Advanced Encryption Standard love

Advanced Encryption Standard

Definitions

from Wiktionary, Creative Commons Attribution/Share-Alike License.

  • noun A data encryption scheme which uses three different key sizes (128-bit, 192-bit, and 256-bit). AES was adopted by the U.S. government in 2002 as the encryption standard for protecting sensitive but unclassified electronic data.

Etymologies

Sorry, no etymologies found.

Examples

  • For servers, Westmere also adds a new instruction set for faster data encryption and decryption called Advanced Encryption Standard (AES).

    Macworld

  • For servers, Westmere also adds a new instruction set for faster data encryption and decryption called Advanced Encryption Standard (AES).

    Macworld

  • For servers, Westmere also adds a new instruction set for faster data encryption and decryption called Advanced Encryption Standard (AES).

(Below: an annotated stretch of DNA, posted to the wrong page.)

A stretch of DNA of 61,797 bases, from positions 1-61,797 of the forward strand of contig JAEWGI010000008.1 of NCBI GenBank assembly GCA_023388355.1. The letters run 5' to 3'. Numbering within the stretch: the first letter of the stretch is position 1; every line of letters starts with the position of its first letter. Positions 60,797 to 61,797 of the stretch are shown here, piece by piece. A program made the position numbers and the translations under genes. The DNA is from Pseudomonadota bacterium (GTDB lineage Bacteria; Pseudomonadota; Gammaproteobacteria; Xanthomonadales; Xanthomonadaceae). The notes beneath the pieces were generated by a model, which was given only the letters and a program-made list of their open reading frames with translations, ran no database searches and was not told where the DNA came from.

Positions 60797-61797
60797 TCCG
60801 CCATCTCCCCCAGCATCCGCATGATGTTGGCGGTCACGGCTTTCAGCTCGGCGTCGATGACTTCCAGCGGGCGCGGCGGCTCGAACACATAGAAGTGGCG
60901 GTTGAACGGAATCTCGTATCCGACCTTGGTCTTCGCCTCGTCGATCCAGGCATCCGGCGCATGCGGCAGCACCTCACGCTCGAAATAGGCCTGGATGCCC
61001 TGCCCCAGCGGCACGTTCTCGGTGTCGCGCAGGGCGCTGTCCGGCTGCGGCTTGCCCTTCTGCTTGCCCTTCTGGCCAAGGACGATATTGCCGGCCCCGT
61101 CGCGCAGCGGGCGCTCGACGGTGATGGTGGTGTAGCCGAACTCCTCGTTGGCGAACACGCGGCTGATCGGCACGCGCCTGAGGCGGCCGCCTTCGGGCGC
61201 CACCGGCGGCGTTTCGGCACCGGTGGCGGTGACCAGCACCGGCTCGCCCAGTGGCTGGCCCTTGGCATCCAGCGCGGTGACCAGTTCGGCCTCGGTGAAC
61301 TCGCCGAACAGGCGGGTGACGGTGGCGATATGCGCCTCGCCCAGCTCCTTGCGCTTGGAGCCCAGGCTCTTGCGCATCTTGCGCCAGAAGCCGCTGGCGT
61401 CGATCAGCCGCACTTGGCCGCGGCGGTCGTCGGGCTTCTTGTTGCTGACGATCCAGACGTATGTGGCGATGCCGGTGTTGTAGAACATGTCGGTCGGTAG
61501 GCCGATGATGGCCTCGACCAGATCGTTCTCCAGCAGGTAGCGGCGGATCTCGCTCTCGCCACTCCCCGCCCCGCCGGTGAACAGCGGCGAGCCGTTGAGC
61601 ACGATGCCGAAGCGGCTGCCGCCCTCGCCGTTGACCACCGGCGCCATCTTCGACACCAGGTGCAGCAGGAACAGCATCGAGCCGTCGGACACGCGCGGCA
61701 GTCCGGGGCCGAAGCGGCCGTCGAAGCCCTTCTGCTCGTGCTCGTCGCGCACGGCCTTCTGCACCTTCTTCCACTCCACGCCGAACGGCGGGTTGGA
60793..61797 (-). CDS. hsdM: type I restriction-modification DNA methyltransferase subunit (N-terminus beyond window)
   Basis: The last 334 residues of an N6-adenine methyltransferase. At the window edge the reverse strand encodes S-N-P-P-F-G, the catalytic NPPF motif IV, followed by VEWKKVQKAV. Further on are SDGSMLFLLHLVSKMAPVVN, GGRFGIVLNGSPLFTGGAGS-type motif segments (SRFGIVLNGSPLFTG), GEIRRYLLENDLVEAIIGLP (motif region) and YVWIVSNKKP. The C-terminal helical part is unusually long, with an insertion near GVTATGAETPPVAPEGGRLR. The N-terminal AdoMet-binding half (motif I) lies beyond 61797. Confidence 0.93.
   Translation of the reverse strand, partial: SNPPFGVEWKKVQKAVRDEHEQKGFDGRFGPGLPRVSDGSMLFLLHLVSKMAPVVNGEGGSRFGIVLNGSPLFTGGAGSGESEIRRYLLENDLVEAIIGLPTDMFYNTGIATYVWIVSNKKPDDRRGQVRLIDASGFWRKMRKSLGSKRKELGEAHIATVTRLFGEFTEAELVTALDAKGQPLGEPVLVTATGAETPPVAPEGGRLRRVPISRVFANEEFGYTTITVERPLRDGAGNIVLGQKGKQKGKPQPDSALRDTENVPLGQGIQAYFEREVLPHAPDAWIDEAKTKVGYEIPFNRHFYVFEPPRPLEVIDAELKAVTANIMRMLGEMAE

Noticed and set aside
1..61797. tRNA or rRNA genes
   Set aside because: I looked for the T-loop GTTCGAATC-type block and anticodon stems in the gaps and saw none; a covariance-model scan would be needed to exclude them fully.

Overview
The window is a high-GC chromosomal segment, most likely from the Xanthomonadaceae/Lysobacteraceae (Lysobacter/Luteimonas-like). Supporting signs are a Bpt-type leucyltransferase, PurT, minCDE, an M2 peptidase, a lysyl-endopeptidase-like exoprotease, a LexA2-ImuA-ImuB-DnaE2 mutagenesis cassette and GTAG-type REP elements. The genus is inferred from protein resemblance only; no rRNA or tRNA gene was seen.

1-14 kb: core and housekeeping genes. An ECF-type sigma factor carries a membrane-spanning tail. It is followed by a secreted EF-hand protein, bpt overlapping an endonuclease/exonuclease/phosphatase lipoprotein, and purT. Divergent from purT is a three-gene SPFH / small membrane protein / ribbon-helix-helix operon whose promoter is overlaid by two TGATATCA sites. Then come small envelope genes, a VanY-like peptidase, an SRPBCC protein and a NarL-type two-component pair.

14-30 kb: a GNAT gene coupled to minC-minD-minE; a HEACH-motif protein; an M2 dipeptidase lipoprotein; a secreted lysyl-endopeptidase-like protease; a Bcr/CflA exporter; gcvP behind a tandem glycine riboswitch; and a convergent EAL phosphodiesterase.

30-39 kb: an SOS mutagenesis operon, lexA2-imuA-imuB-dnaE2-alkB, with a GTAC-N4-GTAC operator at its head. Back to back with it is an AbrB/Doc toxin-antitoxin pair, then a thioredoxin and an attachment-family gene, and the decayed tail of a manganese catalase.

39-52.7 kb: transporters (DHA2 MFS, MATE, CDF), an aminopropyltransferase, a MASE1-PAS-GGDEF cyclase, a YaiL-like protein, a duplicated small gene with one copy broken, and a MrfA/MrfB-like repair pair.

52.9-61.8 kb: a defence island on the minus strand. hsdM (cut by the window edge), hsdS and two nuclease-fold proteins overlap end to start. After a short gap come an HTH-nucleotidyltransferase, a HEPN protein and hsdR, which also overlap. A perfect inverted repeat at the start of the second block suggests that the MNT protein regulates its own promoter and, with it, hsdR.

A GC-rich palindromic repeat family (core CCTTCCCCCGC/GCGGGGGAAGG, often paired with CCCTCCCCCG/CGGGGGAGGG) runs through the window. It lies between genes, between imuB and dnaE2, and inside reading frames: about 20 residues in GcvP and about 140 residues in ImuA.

Macworld

  • For servers, Westmere also adds a new instruction set for faster data encryption and decryption called Advanced Encryption Standard (AES).

    Netflash

  • For servers, Westmere also adds a new instruction set for faster data encryption and decryption called Advanced Encryption Standard (AES).

    Macworld

  • For servers, Westmere also adds a new instruction set for faster data encryption and decryption called Advanced Encryption Standard (AES).

    Macworld

  • NET Framework for managed code; as a government encryption standard, this algorithm is also known as Advanced Encryption Standard, or AES.

    The Code Project Latest Articles

  • The security features include a new instruction set for faster data encryption and decryption called Advanced Encryption Standard - New Instructions (AES-NI).

    PCWorld

  • For servers, Westmere also adds a new instruction set for faster data encryption and decryption called Advanced Encryption Standard (AES).

    Macworld

  • For servers, Westmere also adds a new instruction set for faster data encryption and decryption called Advanced Encryption Standard (AES).

    PC Advisor News

Comments

Log in or sign up to get involved in the conversation. It's quick and easy.